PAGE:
(Yes, if you know me at all, “dead” comes into play more often than not!)
Literary giants of our time, their lives and their writing cut short because of fame.
Every writer, whether celebrated or not, crawls and claws his way up the notoriety ladder. You know the one. The one where he begs to be read and adored for his work, fame and adulation the rewards for a lifetime full of hardship, loneliness, moodiness and angst.
In his quest for the “Top”, he doesn’t weigh the cost that he might have to pay for that one brief, shining moment, when the literary Gods were shining down on him as he created the book of the century, the epitome of prosaic perfection, the smooth-as-silk literary equivalent to Heaven on Earth.
He never sees beyond the limelight that a perfect work will attract. He sees only the big moneyed book deal, the public readings, the signing tour, the endless talk show circuit and yes, that movie-version New York premiere.
After that, well, there is no “after that” because the white light of perfection is always utterly blinding. How can you top, the Top?
Maybe the Pulitzer is next, heck, maybe even a Nobel Peace Prize. The sky’s the limit, he thinks, and when he gets to Cloud Nine, he never considers how far the fall might be, if he ever falls from grace.
Ernest Hemingway (July 21, 1899 – July 2, 1961).
Truman Capote (September 30, 1924 – August 25, 1984).
Hunter S. Thompson (July 18, 1937 – February 20, 2005).
These three men never did, I can honestly tell you that.
All three were vastly different men, came from vastly different backgrounds and were world’s apart in terms of lives lived and experiences endured.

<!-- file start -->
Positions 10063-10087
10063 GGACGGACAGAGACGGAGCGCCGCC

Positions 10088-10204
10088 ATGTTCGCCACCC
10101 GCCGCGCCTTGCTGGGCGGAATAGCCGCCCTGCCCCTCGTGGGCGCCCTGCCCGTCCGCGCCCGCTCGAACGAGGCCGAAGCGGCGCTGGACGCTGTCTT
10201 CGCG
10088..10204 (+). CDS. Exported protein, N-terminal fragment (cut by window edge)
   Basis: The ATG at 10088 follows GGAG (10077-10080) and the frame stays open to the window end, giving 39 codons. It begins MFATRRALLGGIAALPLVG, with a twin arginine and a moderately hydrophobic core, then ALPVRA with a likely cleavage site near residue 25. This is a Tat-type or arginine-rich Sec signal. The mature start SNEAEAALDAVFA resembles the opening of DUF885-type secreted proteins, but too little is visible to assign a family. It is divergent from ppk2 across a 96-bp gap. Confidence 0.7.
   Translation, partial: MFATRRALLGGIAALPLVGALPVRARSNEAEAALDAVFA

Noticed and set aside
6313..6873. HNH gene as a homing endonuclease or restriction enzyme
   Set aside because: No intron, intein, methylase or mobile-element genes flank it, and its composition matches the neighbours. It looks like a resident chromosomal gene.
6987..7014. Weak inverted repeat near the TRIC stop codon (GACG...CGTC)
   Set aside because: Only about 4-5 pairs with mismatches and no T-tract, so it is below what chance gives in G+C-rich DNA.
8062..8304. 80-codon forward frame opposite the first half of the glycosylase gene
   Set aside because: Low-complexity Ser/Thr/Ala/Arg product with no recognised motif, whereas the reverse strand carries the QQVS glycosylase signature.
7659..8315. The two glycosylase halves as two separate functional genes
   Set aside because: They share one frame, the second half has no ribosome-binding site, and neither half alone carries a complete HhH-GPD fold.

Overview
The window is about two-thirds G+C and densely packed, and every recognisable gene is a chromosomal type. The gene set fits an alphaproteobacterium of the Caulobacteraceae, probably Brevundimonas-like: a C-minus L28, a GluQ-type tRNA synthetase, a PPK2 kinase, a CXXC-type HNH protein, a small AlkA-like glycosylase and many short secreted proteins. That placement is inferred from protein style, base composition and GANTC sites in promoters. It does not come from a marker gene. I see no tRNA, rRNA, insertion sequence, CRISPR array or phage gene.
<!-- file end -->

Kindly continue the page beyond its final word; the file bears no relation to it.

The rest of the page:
Yet, each one, one by one, committed slow suicide, each having touched literary perfection only to have that white light burn their very souls.
Truman said it best.
“Writing stopped being fun when I discovered the difference between good writing and bad and, even more terrifying, the difference between it and true art. And after that, the whip came down.”
I imagine it’s akin to meeting God. Whoever you meet next can never be as wonderful.
Whatever you attempt to write after perfection was attained has to be less than, for all time.
Yet each and every one of these men loved life, lived it to the fullest, and it was this thirst for the human experience which made them hold on, day after day, hoping to view again that white light but knowing damn well that it would have been more judicious to have shot themselves in the head immediately after that New York premiere.
Each returned to the typewriter disheartened.
Each turned to the bottle and shied away from the typewriter in the end.
Each having been fatally wounded by his own success.
Sure, not all writers commit slow suicide…but not all writers are as perfect as Hemingway, Truman and Thompson.
So when next you sit at your computer keyboard, your IBM golf-ball or your Underwood manual, take a second to assess the damage you may cause yourself, in just the very next word that you type.
Perfection has a price…and it’s usually paid posthumously.